ISSN: 0973-7510

E-ISSN: 2581-690X

Research Article | Open Access
Karuppiah Vijay1, Karthikeyan Kirupa Sree1, Thangarasu Suganya Devi1, Soundarya Soundarapandian2, Vidhyavathi Ramasamy2 and Kavitha Thangavel1
1Department of Microbiology, Science Campus, Alagappa University, Karaikudi, Tamilnadu – 630 003, India.
2Department of Bioinformatics, Science Campus, Alagappa University, Karaikudi, Tamilnadu – 630 003, India.
J. Pure Appl. Microbiol., 2020, 14 (1): 363-373 | Article Number: 5966
https://doi.org/10.22207/JPAM.14.1.37 | © The Author(s). 2020
Received: 28/11/2019 | Accepted: 17/02/2020 | Published: 29/03/2020
Abstract

In an in vitro study of antagonistic mangrove actinobacteria for its antifungal compounds to eliminate Fusarium oxysporum f. sp. lycopersici, the extracellular metabolites from the actinobacterium Kutzneria sp. strain TSII was documented. A total of 24 useful ligands were identified when profiled with Gas Chromatography-Mass Spectrometry after purification through silica gel column chromatography. Molecular modeling of Short-chain Dehydrogenases / Reductases (SDRs) was performed in the prime module of Schrodinger 2018-4 software using SDR of Bacillus anthracis as a template (PDB: 3I3OA). In silico studies utilizing the molecular docking of the 24 ligands with SDR responsible for pathogenicity, distributed on the membrane of the Fusarium oxysporum were carried out in Schrodinger 2018-4. Results were indicated as 1,4-Benzenedicarboxylic acid, Bis(2-ethylhexyl) ester, Spiro[Cyclopentane-1,2’(1’H)-quinoxaline], Decanedioic acid, Didecyl ester with docking scores (Kcal/mol) of – 8.151, -7.231, – 6.031 and low binding free energy (ΔGb) values (Kcal/mol) of – 68.11, -42.23, -79.41 respectively, relating to their potential use as antifungal agents in Fusarium wilt infections. As SDRs are involved in melanin biosynthesis, binding of these ligands may interfere with melanin biosynthetic pathways conferring pathogenicity to Fusarium oxysporum f. sp. lycopersici. Hence, the present research study uncovers in vitro antagonistic potential of marine actinobacterial metabolites towards the most devastating vascular wilt pathogen Fusarium oxysporum in tomatoes and identifies the probable involvement of SDR as the potential target in an in silico molecular docking approach.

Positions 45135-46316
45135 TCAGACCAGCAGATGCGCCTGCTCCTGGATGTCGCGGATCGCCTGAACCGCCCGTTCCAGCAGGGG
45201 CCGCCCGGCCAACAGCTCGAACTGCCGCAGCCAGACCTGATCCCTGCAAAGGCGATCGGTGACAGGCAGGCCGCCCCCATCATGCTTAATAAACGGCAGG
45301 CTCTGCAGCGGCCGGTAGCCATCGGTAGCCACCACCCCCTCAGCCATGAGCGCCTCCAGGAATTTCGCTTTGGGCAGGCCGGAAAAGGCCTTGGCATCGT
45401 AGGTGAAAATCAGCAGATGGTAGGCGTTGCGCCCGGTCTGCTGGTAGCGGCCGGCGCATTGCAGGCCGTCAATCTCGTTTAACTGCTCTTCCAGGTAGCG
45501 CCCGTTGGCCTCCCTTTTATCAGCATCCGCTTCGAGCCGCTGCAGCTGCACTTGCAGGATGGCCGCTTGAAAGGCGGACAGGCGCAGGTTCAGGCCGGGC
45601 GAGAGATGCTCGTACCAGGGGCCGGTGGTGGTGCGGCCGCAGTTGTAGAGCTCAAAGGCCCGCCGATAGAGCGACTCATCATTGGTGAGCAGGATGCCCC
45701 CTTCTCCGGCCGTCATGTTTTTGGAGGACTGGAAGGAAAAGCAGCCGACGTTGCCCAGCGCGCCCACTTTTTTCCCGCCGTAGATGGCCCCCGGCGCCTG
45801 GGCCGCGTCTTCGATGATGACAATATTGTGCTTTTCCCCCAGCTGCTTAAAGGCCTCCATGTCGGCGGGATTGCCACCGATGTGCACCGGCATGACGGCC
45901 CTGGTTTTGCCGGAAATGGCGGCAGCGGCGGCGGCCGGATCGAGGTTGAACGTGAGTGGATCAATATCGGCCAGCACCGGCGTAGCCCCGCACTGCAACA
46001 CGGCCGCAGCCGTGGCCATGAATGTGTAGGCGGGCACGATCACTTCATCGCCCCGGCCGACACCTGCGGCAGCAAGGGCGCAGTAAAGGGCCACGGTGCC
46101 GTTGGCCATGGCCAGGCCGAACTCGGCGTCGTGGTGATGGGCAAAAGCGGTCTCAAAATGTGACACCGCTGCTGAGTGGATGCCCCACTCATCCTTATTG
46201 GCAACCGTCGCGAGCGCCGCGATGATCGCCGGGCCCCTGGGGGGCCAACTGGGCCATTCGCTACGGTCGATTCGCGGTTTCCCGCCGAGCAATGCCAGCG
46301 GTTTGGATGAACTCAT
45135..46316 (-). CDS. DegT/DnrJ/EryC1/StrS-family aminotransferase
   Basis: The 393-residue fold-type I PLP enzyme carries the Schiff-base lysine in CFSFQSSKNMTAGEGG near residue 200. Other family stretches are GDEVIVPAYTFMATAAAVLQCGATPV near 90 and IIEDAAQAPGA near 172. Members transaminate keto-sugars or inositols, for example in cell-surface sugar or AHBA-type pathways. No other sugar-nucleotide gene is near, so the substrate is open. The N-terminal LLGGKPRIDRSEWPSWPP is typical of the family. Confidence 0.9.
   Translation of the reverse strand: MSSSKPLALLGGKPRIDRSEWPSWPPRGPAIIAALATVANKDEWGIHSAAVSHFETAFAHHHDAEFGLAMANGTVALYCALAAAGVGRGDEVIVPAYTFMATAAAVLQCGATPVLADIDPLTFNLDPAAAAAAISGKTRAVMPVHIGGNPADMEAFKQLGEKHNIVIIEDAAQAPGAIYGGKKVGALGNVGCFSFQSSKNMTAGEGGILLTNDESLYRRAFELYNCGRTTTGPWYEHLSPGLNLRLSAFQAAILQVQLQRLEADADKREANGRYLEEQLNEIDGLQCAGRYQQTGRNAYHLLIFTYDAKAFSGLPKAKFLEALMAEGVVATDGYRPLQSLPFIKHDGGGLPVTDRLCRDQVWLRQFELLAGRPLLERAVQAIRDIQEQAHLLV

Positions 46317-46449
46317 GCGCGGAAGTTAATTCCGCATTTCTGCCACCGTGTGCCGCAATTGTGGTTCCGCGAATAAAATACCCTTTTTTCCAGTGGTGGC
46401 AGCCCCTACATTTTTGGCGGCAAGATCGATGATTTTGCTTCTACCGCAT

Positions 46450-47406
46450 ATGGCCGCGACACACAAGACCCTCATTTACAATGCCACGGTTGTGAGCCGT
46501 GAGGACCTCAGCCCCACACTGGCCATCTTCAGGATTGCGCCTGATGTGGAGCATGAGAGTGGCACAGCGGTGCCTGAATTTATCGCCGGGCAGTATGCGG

Keywords

Short-chain Dehydrogenase/Reductases, Antifungals, Marine actinobacteria, Melanin biosynthesis, Fusarium oxysporum.

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